At one point about an hour before our day ended, we were riding a circuit when the signal for all riders to stop was given. My friend and her bike were on the ground. Speaking with her later she told me that the cold weather (the high that day was just over 40 degrees with relentless wind) was playing havoc with her bike and she was having trouble with the choke. In this instance it stalled, and she could not hold it steady. During the break, we sat in my car, and she teared up in frustration stating that she did not want to continue, repeatedly saying this was just not for her. Falling had scared her, understandably, but to her eternal credit she rejoined the class to finish the day.
On my drive home, I reviewed the day in my mind. I was having a blast. I had ridden a motorcycle! I got it into second gear, with some misfires to be sure, and up to a steady 12 mph. I also was receiving some praise from Scott and Brent. Who doesn’t love compliments on a job well done? This class was exceeding my expectations in every way. I was ready for day two.
I had expected my friend to decide against joining for the second day but was delighted to see her waiting for me when I arrived at her place. Sunday proved to be challenging before we even began. Temperatures dipped dramatically, meaning that we were going to be riding all day in temps hovering right at freezing. With the windchill, the temps dipped into the 20s. Maneuvering the bike in any way became almost impossible. With numb fingers I could no longer feel the clutch’s friction point leading me to become jerky and unsteady. I had also begun to seriously doubt myself in everything I was doing and all I had accomplished the day before.
Early on, in an exercise where we were asked to make U-turns within a boundary, my friend inadvertently pulled on the throttle sending her toward a line of other riders. She was able to stop the bike quickly enough, but it was the event that ended this experience for her. She parked her bike, called a ride, and told me with an apology that she wasn’t continuing. I caught some of the conversation she had with one of the rider coaches before leaving. He was gracious and gentle with her, also unequivocal in getting her to understand that in no way was this giving up nor was she a failure.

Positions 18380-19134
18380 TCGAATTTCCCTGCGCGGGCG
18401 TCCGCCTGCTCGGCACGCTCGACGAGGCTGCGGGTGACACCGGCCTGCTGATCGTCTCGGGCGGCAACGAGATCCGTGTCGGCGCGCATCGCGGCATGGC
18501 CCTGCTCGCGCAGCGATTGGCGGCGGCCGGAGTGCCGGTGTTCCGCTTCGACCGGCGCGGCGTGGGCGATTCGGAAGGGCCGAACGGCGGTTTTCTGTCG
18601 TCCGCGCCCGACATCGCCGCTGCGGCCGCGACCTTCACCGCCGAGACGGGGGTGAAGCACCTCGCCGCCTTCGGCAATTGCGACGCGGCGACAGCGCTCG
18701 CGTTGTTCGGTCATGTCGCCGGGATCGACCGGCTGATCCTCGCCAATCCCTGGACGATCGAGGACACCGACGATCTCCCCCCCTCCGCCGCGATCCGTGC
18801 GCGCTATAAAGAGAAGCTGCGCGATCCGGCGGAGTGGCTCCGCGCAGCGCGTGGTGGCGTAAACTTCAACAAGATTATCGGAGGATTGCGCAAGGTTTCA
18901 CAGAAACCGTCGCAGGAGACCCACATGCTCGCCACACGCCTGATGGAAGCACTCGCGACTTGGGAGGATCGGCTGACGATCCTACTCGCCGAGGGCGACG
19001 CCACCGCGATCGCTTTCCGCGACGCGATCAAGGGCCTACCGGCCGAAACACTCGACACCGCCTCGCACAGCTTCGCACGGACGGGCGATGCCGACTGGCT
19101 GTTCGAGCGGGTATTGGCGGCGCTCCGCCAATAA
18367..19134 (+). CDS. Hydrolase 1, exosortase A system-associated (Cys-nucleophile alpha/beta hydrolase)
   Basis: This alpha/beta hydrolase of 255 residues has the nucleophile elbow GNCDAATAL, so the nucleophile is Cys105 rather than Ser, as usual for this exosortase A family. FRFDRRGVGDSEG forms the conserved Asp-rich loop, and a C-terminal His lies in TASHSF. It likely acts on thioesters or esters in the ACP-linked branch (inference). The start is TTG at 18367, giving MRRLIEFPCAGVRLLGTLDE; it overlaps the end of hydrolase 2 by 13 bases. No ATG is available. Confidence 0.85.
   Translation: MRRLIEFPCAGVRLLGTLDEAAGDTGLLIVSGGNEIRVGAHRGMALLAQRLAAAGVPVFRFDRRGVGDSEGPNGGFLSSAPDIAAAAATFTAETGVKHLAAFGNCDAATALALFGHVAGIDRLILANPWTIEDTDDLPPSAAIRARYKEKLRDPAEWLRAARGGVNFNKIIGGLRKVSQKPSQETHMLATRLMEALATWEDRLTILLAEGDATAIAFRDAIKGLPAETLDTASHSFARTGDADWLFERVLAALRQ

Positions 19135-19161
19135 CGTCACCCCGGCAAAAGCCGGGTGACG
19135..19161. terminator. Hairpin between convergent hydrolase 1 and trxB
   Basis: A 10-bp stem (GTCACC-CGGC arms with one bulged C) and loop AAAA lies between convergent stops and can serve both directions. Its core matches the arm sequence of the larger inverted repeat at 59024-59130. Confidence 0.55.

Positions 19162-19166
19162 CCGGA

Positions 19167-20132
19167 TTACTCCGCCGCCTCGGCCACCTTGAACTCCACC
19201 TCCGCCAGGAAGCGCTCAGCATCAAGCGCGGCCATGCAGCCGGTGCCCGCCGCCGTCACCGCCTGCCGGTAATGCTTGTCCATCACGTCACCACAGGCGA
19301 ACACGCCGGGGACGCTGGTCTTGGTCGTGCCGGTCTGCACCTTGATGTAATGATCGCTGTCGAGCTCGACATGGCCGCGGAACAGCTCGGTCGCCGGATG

After her departure I felt a little adrift. We had been partners in this idea for almost a year, and now I was alone. I was cold. I was performing poorly. I was no longer having a good time. On top of my physical discomfort, I became increasingly frustrated with myself. I recalled part of the classroom session the day before where we had talked about distractions. Distractions had been defined as anything from inebriation to an emotion that takes attention away from riding. The topic came up frequently on the range before and after certain exercises. It dawned on me that my frustration was a distraction.
The exercises became more multifaceted with emergency stops, swerving, and riding over obstacles, each one trying to prepare future riders for any one of endless scenarios that may play out on the road. I began to appreciate the work involved in making such courses enjoyable while instilling respect for safe practices. The pinnacle of our work over two days on the range culminated in a five-part skills test that included weaving between a series of cones, making a sharp right turn from a stopped position to a U-turn within a boundary, coming to speed on a straightaway before entering a series of curves showing you can utilize your brakes for control, making an emergency stop and swerving.
We were scored on our performance with a series of points deducted for various infractions like riding outside a boundary, riding over cones, or using your feet on turns. The second part of the skills test was the U-turn, which I performed dismally, going over the line, dropping my foot in the turn, and ending up several feet from the stop box. I was sure I failed and felt discouraged and embarrassed when tears slid down my cheeks. I took a few deep breaths and tried to finish the remaining tasks with some dignity, reminding myself that the stakes were low. Failing the course would be OK.
Scott and Brent gathered us around where we parked our bikes after the skills assessment.
“Do you want the bad news or the good news first?” Someone requested the bad news first. “Well, the bad news is that two of you failed, the rest of you passed.”
There it was, I thought, the proof that riding just isn’t for me.
“It’s Brent and me since we didn’t take the course!” Scott yelled. “A little rider-coach humor for you.”
I was surprised and then realized at that moment that I did, after all, have expectations for the course. I expected to feel competent and confident enough to take to the road straight from class, to have mastered the maneuvers needed to operate the bike smoothly. I believe I expected it to be as easy as riding a bike. Instead, the skills test showed me that I needed much more practice time.
The written test followed back in the classroom, questions more reminders of principles and practices we spoke about or performed on the range. After the tests were collected, we received our official MSF course cards — one for the DMV, the other for our insurance companies — and spoke about what passing this course means.
Riders in the group spoke of the convenience of bypassing the North Carolina DMV road test and getting discounted insurance, but only one rider, a young man from Germany, put voice to what I was thinking. Despite learning the basics this weekend, he said he did not feel adequately safe to go out on the road.
I thought of our process in this country where anyone who can sit and pass the DMV’s written test can turn around the same day, purchase any motorcycle and ride it away from the dealership. In Europe, the standards for obtaining a motorcycle license are stringent, requiring many hours of classroom and on-road training. Their initial licensure is only for small-engine bikes — around 200cc’s or so — which they must ride for up to a year before re-licensing for larger bik